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Emotions high in casino debate

State senators hear passionate testimony on bills

Union workers, dressed in orange T-shirts that declared “Casinos Now! Jobs Now!’’ packed the State House hearing room yesterday, cheering those who spoke in favor of casinos and booing those opposed to them. Union workers, dressed in orange T-shirts that declared “Casinos Now! Jobs Now!’’ packed the State House hearing room yesterday, cheering those who spoke in favor of casinos and booing those opposed to them. (Jonathan Wiggs/ Globe Staff)
By Michael Levenson
Globe Staff / June 9, 2010

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State senators got an earful from both sides of the heated casino debate yesterday as they held an hours-long hearing on the merits and perils of expanded gambling before they vote later this month on a bill to legalize three casinos in Massachusetts.

Robert J. Haynes, the tough-talking president of the Massachusetts AFL-CIO, urged lawmakers to ignore all those “well-meaning, sophisticated, educated people’’ who produce “statistic after statistic’’ to make casinos “look like a bad idea’’ for the state.

“I represent regular folks,’’ he said, and, for them, “You can’t trump a job.’’

No, senators also have to consider the social costs of casinos, said Matthew C. Patrick, a state representative from Falmouth whose father was addicted to gambling.

“We’re destroying families,’’ Patrick said, his voice breaking with emotion. “Don’t forget that.’’

The hearing came at a pivotal juncture in the long-running casino debate on Beacon Hill.

In April, the House passed a bill to legalize two casinos as well as slot machines at the state’s two horse tracks and two former dog tracks. Governor Deval Patrick supports legalizing casinos, but not slots at the tracks.

Many on both sides of the issue say the momentum has shifted, after years of debate, in favor of expanding gambling this summer. Many lawmakers, hoping to shore up budgets battered by the recession, have said they believe legalizing casinos in Massachusetts would help them recapture some of the estimated $1 billion that the state’s gamblers spend every year in casinos in other states.

Yesterday’s hearing was a chance for both sides to voice their arguments for what could be one final time before the Senate votes and the issue is settled behind closed doors by House and Senate negotiators.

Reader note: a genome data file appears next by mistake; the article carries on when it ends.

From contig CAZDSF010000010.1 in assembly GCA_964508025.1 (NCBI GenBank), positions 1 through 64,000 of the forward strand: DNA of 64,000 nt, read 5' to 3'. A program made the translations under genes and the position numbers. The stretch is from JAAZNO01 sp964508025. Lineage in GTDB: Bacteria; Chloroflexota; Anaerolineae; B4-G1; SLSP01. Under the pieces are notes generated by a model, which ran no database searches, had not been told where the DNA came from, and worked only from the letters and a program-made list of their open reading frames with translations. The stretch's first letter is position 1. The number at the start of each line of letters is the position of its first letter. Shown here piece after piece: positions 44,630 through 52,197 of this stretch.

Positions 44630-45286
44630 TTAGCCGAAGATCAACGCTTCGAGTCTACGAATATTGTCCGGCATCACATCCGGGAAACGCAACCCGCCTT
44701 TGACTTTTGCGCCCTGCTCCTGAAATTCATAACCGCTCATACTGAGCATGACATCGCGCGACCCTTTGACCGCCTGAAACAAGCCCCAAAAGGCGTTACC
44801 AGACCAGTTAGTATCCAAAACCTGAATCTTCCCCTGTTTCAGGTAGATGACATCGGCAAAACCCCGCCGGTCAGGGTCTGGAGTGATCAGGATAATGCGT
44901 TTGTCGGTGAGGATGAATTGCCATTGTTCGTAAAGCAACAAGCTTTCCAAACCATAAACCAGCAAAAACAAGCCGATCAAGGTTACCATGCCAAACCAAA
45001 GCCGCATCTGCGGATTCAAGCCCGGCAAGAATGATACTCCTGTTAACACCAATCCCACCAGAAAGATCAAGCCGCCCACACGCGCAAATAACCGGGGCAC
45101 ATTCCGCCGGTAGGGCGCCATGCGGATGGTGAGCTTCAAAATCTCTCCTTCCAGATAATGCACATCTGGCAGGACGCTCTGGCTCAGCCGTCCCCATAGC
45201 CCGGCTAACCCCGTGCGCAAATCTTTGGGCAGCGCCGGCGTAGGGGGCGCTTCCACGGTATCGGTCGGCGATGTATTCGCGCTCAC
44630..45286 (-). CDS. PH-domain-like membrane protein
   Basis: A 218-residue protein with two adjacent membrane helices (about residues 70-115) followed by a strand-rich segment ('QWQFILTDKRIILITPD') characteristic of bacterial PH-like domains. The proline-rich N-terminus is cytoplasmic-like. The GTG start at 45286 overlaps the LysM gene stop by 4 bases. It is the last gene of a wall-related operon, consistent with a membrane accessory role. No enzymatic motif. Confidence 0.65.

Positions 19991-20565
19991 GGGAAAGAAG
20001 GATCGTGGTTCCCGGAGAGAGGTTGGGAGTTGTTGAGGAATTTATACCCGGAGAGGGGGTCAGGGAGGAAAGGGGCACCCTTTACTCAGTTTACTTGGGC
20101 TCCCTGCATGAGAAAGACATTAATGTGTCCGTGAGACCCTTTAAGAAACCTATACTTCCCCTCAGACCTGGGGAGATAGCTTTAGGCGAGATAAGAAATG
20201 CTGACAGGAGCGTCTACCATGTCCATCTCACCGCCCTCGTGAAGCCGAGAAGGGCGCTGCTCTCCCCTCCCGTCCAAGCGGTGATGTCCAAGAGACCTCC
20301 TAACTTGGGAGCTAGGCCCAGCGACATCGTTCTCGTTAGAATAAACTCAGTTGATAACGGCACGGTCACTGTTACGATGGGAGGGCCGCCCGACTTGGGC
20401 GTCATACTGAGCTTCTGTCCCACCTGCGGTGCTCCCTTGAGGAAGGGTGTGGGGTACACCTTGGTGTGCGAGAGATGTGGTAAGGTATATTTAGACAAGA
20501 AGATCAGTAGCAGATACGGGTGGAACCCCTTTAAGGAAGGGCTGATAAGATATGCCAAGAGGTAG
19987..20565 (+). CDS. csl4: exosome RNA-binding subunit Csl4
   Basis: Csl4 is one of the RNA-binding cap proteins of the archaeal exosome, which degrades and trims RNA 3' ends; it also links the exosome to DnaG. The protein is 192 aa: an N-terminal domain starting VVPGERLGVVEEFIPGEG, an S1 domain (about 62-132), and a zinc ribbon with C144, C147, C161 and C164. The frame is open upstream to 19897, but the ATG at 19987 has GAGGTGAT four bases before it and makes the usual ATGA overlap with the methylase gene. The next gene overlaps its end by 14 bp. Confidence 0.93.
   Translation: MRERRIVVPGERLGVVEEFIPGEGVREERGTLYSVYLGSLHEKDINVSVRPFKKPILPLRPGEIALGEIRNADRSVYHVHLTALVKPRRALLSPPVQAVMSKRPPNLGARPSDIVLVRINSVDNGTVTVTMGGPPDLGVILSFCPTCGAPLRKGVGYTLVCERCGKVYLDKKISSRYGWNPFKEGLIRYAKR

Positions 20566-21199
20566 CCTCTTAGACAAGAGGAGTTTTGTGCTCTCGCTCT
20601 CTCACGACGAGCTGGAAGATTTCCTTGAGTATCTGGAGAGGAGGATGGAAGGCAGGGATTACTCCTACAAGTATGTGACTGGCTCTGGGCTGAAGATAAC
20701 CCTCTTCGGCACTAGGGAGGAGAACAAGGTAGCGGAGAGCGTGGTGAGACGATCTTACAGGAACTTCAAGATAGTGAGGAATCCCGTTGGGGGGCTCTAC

Union workers, dressed in orange T-shirts that declared, “Casinos Now! Jobs Now!’’ packed the State House’s largest hearing room, cheering those who spoke in favor of casinos and booing those opposed to them.

Haynes, his voice booming, asked the workers a series of questions intended to dramatize the need for the jobs that casinos would create.

“Anybody unemployed here?’’ he asked, as the workers’ hands shot up. “Anybody been unemployed more than six months? Anybody been foreclosed on? Anybody worrying about mortgages?’’

Then he jabbed a finger at the members of the Senate Ways and Means Committee.

“That’s the pain and suffering that exists in the Commonwealth of Massachusetts,’’ he said. “You stand between the future of these people behind me, either a good future or a bad future. Do the right thing.’’

Mayor William A. Flanagan of Fall River, who is working with the Mashpee Wampanoag tribe to build a massive gambling complex in his city, said 18 percent of his city’s residents are unemployed, the highest rate in the state. “As a mayor, it’s getting tougher and tougher to create jobs,’’ he said, and legalizing casinos will help.

Gregory P. Bialecki, Patrick’s secretary of economic development, told the senators that he generally supports their bill, citing its similarities to the three-casino legislation Patrick introduced in 2007. Even though the economy has suffered since then, “Massachusetts still remains a strong and attractive market for casinos,’’ he said.

Opponents of casinos, vastly outnumbered, warned that casinos would drive up crime, cannibalize small businesses, and prey on vulnerable gamblers.

Casinos are “a fancy way of putting a tax on the poor,’’ said Senator Sonia Chang-Diaz, a Jamaica Plain Democrat. “I just don’t believe that’s the way we should be going as a state.’’

Natasha Dow Schüll, a cultural anthropologist at MIT, told the panel that slot machines are designed to maximize profits by getting people to gamble quickly, up to 1,200 times an hour, so they enter “the zone’’ in which they care not about winning but about continuing to gamble.

Casinos are based “on problem machines and problem business practices,’’ she said.

Brain scans of slot machine users “look like they’re high on cocaine,’’ said Hans C. Breiter, a psychiatrist at Massachusetts General Hospital and a specialist in brain imaging.

Casinos rely on compulsive gamblers for most of their profits, said Senator Susan C. Tucker, an Andover Democrat and a staunch gambling opponent.

The hearing stretched over more than six hours as witness after witness testified. It is not clear, however, if anyone succeeded in persuading the senators to change their minds.

Indeed, Senator Stanley Rosenberg, an Amherst Democrat who helped write the Senate’s casino legislation, opened the hearing by telling those in attendance that the issue had “been debated literally for decades’’ and that “every point of view, every study, has been heard, vetted, and considered.’’

Michael Levenson can be reached at mlevenson@globe.com.

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